The footage broadcast by a foreign TV news channel a couple of days ago contained some horrid images. A few were awfully troubling. Apart from the raging forest fire and burnt-out trees and bushes, there were outlines of deer and other similar animals which seemed to have been made with ashes. They looked like cave paintings. A few rabbits were seen in a frozen position. It looked as if they got stuck in zero degree Celsius; the cuddly animals were sitting on the ground --- dead and still. Their furry bodies bore marks of deep burn. These and many such views showed the incredible extent of havoc wrought in the last eight months with the Amazon rainforest, the world's largest, by illegal loggers; miners and dairy farm owners. After the start of the inferno this year, an expanse of 3,44,500 hectares of the forest, out of an area of total 2.1 million square miles, caught a mysteriously prolonged wildfire. Local biodiversity activists blame forest-destruction syndicates for this year's conflagration. Wildfire is common in Amazon rainforest. But the fire in the Brazil segment this year is unprecedented. Around 75,000 incidents of fire occurred in last 8 (eight) months in the Brazil segment of the rainforest. A total of 9 (nine) countries in South America cover the forest.
Although called the 'lung of the world', the insatiably greedy mankind could not have found a more ideal venue for replacing its vast segments with profit-churning enterprises. Brazil's 8-month-old government of President Jair Bolsonaro calls the new administration a 'pro-business' one. Apparently, the president's policy clashes with global interest --- the environmental benefits offered by the rainforest. Bolsonaro's critics define the blaze as part of this policy. Reaping land-related and economic benefits from the ouster of native peoples from their ancestral areas has long been in practice. A section of people have resorted to it since the dawn of civilisations. History has records of following such principles of self-aggrandisement through the ages. In different times, different nations drew the ire of the outside world for destroying pristine woodlands, wildlife and indigenous people's habitats for their material benefits. This time, the Brazilian administration of President Jair Bolsonaro has turned out to be at fault. At least in the international domain. The natives of the Americas, Canada, Australia and New Zealand, as well as parts of Sub-Saharan Africa, met the similar fate 200 to 500 years ago. Today's world feels embarrassed to recall those days of wholesale wiping out of invaluable forests, peoples living there and their cultures.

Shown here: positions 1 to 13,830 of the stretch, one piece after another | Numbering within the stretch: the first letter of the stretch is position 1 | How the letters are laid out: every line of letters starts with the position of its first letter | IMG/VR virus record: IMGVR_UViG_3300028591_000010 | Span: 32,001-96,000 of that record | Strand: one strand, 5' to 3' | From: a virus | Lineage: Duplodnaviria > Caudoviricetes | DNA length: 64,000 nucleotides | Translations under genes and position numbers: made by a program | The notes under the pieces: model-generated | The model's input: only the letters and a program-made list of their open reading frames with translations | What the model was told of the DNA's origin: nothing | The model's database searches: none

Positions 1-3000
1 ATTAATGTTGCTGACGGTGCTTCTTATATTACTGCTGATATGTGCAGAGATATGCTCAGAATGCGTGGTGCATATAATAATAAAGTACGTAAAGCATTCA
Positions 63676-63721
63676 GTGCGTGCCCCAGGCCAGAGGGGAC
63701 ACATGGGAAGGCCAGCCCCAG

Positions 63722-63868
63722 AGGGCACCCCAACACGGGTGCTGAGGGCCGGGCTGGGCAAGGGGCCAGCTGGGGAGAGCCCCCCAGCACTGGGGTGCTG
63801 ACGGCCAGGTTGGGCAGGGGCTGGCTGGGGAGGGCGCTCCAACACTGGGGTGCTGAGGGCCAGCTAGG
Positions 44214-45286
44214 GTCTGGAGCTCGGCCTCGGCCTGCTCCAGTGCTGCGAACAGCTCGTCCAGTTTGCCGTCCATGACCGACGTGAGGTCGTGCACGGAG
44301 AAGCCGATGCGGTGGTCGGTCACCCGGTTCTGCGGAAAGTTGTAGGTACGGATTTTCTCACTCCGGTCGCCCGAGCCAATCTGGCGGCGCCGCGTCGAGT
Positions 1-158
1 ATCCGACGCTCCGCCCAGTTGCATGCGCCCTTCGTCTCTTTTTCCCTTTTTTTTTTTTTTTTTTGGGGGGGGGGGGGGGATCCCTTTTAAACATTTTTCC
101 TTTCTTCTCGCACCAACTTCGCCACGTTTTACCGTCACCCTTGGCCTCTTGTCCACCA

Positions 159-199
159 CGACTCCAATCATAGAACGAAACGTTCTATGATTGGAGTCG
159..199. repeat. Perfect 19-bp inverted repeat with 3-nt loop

In the 21st century, the vast and magnificent Amazon forest --- Brazil owning 60 per cent of it, remains an impressive and awe-inspiring remnant of the Earth's sylvan past. The largest forest in the present-day world is home to around three million species of plants and wildlife, and some 1 (one) million indigenous people. Several communities of them live in the deep areas of the forest. There are pockets where the natives are said to have been living since prehistoric times. They love to be left alone, cut off from the outside world, and do not welcome outsiders. These ancient inhabitants practise the rites and rituals passed down on to them by their forefathers. A clear picture of these vulnerable people has yet to come out. However, there have been rallies in the Brazilian city of Sao Paulo on demands for protection of the forest's indigenous communities after the blaze started.
That the continued fires ravaging the Amazon rainforest will trigger protests worldwide is natural. The forest plays a critical role in maintaining global ecosystem. It absorbs a quarter of the 2.4 billion metric tonnes of carbon of the total sucked in annually by all forests on the Earth. The most vital aspect of the forest is it releases 20 per cent of global oxygen. This fact has earned the Amazon rainforest the sobriquet of the 'lung of the world'.
The segment most benefited from the near-apocalyptic fire is said to be the farmers, who follow the slash-and-burn technique to grow crops and produce dairy products in the forest. They are unfalteringly united in supporting the 'pro-business' stance taken by the government of President Bolsonaro. The fast spreading fires already devoured 18,627 square kilometres of Brazil's Amazon region this year till August. What is most alarming, clouds of smoke mixed with soot have fanned out across the human settlements situated even in the far-away areas. In this gleeful orgy of destroying the Amazon forest, illegal miners and loggers have played a leading role also earlier. Others joined later. According to local conservationists, it is the illegal miners and loggers who have started the process.
With the Brazilian president declaring his unambiguous 'pro-business' policy and attacking the excessive emphasis on environment, his position among the conservationists has been badly tarnished. But it has not occurred in Brazil itself. Few important voices have been heard that clearly disapproves of the president's action. It is the international forums, including the recently held G-7 meet, which have come down hard on President Bolsonaro's negative position on the Amazon rainforest. It was especially the French President Emmanuel Macron who has taken the Amazon fire issue quite seriously, comparing it with "an international crisis". Meanwhile, protests against the Amazon blaze continue to spread around the world, in Europe in particular. In a fresh development, Brazilian activists have at long last started focusing on the Amazon fire. Throughout the last week, environmentalists organised rallies in nearly 50 cities in the country. These demonstrations echoed the cries of "Bolsonaro Out!" heard in the cities of Barcelona, London, Paris and some other European cities.